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1987: Wonderful Life

The morning after the hurricane I wandered across London,

photographing the carnage and enjoying the way my adopted

city licked its wounds. The more I wandered, the more I

wondered: why, how, who?

Then I took the train to Brighton, occasionally pointing my

new camera to the window to record the storm damage, trying

to capture each moment like a mosquito in onyx, or maybe

seal it in amber. The train’s motion played tricks, looking out

at the shattered trees and torn-up fields as if each moment was

frozen, then a sickening lurch as time caught up.

At the side of the track beyond Wivelsfield some youths

waved, not in the approved Agutter fashion, then threw bricks

and ran: The Railway Children Part II. I wondered when it

had all changed, when children became youths, stopped

waving hankies and started waving fingers, piling sleepers on

rusting tracks.

As the train pulled into Brighton I looked through my

viewfinder for the sea but all that I could see were houses and

flats, barely visible through the raindots and dirty streaks.

Odd how I could see my own reflection and yet, with a mental

readjustment, see the world outside in the same physical


Upon disembarking I felt my legs march me to the barrier

like a press-ganged pirate. Becky waited, motionless. She

was wrapped in a long coat and scarf, blonde hair wild from

the elements, autumn brown eyes shining with excitement; as

tall as me, great hips, and an intoxicated smile. Despite her

brazen promises neither Tony nor Hermione were there. A

part of me wanted to turn round and get back on the train, but

then Becky waved and I waved back; I was stranded. Up high

in the girders, the one long hand of the station clock spun out

of control.

“So,” I said, imagining cheap student pubs, “what do you

want to do?”

“I know – the pictures!” said Becky, excitedly. Inwardly, I


Mickey Rourke in Rumblefish was probably my all-time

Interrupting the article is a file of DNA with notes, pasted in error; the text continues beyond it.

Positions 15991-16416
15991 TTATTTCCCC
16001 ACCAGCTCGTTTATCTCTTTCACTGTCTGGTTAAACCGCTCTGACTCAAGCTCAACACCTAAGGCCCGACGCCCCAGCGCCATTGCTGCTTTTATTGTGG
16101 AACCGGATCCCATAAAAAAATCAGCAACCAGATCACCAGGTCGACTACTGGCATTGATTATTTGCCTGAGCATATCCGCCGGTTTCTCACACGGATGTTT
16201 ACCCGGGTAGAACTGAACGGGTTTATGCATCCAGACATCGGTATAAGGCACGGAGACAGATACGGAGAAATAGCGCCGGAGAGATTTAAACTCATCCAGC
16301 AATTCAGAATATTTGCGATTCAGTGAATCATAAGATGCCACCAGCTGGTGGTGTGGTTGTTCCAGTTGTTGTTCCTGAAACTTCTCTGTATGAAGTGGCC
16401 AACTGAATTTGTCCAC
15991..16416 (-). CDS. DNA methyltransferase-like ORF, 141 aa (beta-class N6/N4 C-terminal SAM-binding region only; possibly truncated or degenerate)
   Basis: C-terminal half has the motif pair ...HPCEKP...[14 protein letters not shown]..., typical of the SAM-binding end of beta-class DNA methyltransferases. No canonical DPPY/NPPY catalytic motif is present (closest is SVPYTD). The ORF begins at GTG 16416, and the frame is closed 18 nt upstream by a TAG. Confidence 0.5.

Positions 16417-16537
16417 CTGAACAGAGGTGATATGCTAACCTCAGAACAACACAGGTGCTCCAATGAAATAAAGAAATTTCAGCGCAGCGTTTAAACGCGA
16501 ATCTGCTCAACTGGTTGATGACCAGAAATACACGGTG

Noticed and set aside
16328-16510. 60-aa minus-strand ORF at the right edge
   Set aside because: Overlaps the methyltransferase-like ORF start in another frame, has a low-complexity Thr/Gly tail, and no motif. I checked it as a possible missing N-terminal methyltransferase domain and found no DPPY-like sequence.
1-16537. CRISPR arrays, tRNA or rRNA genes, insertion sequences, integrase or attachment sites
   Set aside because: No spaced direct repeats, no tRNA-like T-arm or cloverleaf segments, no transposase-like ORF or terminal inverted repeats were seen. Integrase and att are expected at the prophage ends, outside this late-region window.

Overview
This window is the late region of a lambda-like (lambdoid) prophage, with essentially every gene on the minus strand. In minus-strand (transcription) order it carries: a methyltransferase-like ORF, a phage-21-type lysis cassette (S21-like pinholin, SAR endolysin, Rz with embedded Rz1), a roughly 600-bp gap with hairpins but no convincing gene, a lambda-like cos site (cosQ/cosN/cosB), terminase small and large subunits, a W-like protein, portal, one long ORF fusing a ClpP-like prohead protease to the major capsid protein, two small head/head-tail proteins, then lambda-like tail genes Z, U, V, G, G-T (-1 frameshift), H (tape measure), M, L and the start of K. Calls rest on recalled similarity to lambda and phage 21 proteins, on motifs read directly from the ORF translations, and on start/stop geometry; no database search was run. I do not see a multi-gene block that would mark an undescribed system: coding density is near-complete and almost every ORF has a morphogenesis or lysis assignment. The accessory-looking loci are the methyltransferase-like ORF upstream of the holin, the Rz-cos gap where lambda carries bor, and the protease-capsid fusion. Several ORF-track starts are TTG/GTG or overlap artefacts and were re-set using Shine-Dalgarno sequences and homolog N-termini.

hero, but with the exception of the sticky blood scene, Angel

Heart was something of a disappointment. From the cinema

we walked down to the sea, but it was darkening to an empty

grey and wind chopped the water into hard fragments. Neither

of us had much to say, so we turned right and walked out past

the Grand, where I insisted on snapping her against this

historic backdrop, and then the ruined west pier where

starlings nested and swooped like a burst pillow. Becky

pleaded with me to let her take my photo and begged me to

take off my hat. I refused on both counts.

“I wish you would,” said Becky softly, reproachingly. “I

like it.”

“What, my head?”

“All of you silly! Shall we stop for a drink?”

There was a low, concrete pub that looked inviting in the

rain. We went to peek through the windows but it was closed

for the afternoon, stools arse-up on tables like hands raised in


“Probably just as well,” I told Becky as we walked on. “I

don’t drink in pubs with car parks.”

“Why ever not?”

“I just don’t.”

Pub car parks are where bad things happen, where people

get hurt. I didn’t bother attempting to explain this to Becky,

she’d only have laughed – what did she know?


*This is an extract of “Fire Horses” by M L Piggott.

“Fire Horses”: synopsis and quotes

“Fire Horses”: buy it here


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